Chamoli glacier burst: It is time to learn from our mistakes
The cumulative effect of hydropower projects has turned out to be more environmentally damaging than sustainable, given the current policy of the Uttarakhand govt
Human activities profoundly affect the earth’s climate and mountains are a sensitive indicator of that effect. The mountain ecosystem is easily disrupted by variations in climate owing to their altitude, slope and orientation to the sun.
Several scientists believe that the change occurring in the mountain ecosystems may provide an early glimpse of what could come to pass in a lowland environment. As the earth heats up, mountains glaciers melt at unprecedented rates, while rare plants and animals struggle to survive over ever diminishing areas. As a result, people living in the mountains face a great deal of hardship.
Melting of Himalayan glaciers has doubled since the start of the 21st century due to rising temperature, losing over vertical foot-and-half or ice each year and potentially threatening water supply for hundreds of millions of people in counties, including India.
An analysis spanning 40 years of satellite observations across India, China, Nepal, and Bhutan indicated that climate change is eating the Himalayan glaciers, according to a study published in 2019.
Changes in the volume of mountain glaciers and in their seasonal melting patterns have a great impact on water resources in many parts of the world. Changes in water availability due to glacier melting because of evident change in climate are taking place at a time when pressure on water resources for irrigation and food production, industrialisation and urbanisation is increasing.
The entire State of Uttarakhand is categorised as falling in Zone IV and V of the earthquake risk map of India. Previously, the region has witnessed devastating earthquakes and in the recent past earthquakes in Chamoli and flood in Kedarnath has been witnessed.
Despite the threat of such calamity and knowing that mountains provide large amounts of water run-off for run-of-river projects from melting snow and glacier ice, glacier lakes can pose a significant hazard and bursting of glacial lakes can cause flash floods with catastrophic consequences, the large hydropower projects are in vogue in the state.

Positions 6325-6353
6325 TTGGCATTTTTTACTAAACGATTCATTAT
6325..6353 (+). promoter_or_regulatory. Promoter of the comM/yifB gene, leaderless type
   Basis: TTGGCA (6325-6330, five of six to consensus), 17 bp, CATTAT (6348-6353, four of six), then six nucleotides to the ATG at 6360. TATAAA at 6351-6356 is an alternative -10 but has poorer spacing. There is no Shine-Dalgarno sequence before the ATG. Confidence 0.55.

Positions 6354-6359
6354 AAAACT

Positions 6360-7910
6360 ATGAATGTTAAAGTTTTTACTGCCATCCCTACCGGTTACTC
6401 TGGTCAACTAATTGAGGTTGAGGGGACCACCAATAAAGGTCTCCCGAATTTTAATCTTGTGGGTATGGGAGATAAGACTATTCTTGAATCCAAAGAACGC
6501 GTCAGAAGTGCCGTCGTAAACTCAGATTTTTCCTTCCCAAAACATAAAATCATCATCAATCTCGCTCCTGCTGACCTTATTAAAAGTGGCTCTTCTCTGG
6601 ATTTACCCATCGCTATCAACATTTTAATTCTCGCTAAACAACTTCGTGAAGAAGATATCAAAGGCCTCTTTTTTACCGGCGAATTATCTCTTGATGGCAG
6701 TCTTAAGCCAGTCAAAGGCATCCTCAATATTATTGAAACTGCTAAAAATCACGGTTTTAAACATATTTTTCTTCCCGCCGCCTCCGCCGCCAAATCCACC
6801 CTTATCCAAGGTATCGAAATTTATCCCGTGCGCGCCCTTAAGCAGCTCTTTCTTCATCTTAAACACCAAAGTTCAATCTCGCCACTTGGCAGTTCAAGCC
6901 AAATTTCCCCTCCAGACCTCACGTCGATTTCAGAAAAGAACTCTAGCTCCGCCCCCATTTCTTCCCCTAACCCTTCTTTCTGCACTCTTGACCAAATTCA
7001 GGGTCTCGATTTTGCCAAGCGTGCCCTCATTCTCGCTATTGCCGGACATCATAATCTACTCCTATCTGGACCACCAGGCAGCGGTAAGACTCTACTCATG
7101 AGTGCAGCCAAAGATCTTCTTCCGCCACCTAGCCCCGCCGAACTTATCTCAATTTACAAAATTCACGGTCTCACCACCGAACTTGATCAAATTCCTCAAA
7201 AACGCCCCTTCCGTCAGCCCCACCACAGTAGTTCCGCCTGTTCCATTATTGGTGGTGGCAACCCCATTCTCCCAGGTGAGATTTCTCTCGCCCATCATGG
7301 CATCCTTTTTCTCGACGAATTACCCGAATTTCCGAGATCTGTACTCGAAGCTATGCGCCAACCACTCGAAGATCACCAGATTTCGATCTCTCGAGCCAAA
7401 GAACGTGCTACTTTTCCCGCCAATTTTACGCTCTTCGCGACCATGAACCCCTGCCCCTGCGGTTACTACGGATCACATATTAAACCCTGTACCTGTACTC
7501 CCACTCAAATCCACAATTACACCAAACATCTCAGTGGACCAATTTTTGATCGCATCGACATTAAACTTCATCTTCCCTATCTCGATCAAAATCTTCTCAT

And on February 7, 2021, we witnessed another disaster induced by climate change due to negative impact of humans on the environment: A glacier broke after an avalanche in the Joshimath area of Uttarakhand’s Chamoli district.
According to experts, reduced snowfall this winter in Uttarakhand may have played a major part in the glacier bursts. Uttarakhand is a wake-up call, not just for the rulers and people in the state, but also the planners and decision-makers all over the country.
The potential of cumulative effect of multiple such projects has turned out to be more environmentally damaging than sustainable, given the current policy of the state government of pursuing hydro-power projects indiscriminately
It is said that those who fail to learn from history are doomed to suffer from it repeatedly. It is high time, therefore, for the government to realise that the Himalayan mountains are fragile and impatient, and government shall set its development priorities and projects based on the potential of the mountains, local and traditional knowledge as well as aspirations of the place.
The state itself is endowed with expertise who are there from last many years and have gained immense experience and learning about the ecology of the State.
So, merely in the name of development or economic growth, please not impose any ideas and projects which are incompatible with the local environment and ecology.
“Let not the sacrifice of innocent victims of Uttarakhand go in vain and let not the heaven speaks go unheard”.
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